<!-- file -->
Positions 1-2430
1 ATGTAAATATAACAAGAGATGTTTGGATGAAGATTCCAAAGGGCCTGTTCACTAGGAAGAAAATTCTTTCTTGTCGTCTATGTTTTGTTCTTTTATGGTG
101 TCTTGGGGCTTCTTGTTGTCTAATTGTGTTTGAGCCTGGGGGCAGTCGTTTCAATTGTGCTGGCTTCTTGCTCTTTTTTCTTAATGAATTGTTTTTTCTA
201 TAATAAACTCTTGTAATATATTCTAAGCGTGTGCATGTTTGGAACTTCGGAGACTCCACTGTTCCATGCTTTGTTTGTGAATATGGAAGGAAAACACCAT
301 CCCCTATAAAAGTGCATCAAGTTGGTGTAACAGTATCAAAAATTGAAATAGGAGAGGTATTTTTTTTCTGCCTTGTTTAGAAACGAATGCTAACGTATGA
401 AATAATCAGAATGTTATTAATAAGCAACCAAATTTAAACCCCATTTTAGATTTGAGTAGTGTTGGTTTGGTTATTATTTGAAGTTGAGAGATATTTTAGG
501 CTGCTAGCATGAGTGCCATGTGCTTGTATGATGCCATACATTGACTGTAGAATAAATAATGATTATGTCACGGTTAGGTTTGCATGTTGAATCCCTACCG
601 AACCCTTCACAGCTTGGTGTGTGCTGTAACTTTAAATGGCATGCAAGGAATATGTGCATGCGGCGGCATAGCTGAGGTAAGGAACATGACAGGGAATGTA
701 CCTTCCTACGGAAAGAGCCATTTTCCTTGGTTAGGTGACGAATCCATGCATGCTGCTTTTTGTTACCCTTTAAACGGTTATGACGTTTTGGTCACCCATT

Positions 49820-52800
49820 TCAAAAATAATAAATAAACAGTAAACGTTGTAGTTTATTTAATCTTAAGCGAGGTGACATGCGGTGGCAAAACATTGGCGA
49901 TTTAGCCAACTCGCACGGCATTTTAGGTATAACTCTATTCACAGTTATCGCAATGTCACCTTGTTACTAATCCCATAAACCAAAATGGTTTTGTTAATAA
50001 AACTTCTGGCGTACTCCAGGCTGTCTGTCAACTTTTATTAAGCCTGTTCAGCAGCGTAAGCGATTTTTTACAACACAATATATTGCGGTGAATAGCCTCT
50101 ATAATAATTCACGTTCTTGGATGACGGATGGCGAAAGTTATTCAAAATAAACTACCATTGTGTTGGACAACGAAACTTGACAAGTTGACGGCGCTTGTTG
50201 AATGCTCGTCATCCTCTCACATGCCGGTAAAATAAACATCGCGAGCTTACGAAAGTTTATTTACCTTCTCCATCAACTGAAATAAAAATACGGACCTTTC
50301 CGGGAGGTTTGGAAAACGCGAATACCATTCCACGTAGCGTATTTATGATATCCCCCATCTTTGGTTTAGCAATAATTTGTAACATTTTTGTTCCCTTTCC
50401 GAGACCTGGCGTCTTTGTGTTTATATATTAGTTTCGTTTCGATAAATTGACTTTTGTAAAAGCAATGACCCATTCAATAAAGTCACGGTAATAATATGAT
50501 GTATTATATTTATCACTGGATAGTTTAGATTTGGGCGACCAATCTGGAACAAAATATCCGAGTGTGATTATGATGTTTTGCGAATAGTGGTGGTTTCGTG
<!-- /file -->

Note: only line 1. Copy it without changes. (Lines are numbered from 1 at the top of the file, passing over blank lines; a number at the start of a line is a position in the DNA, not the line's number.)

Positions 1-2430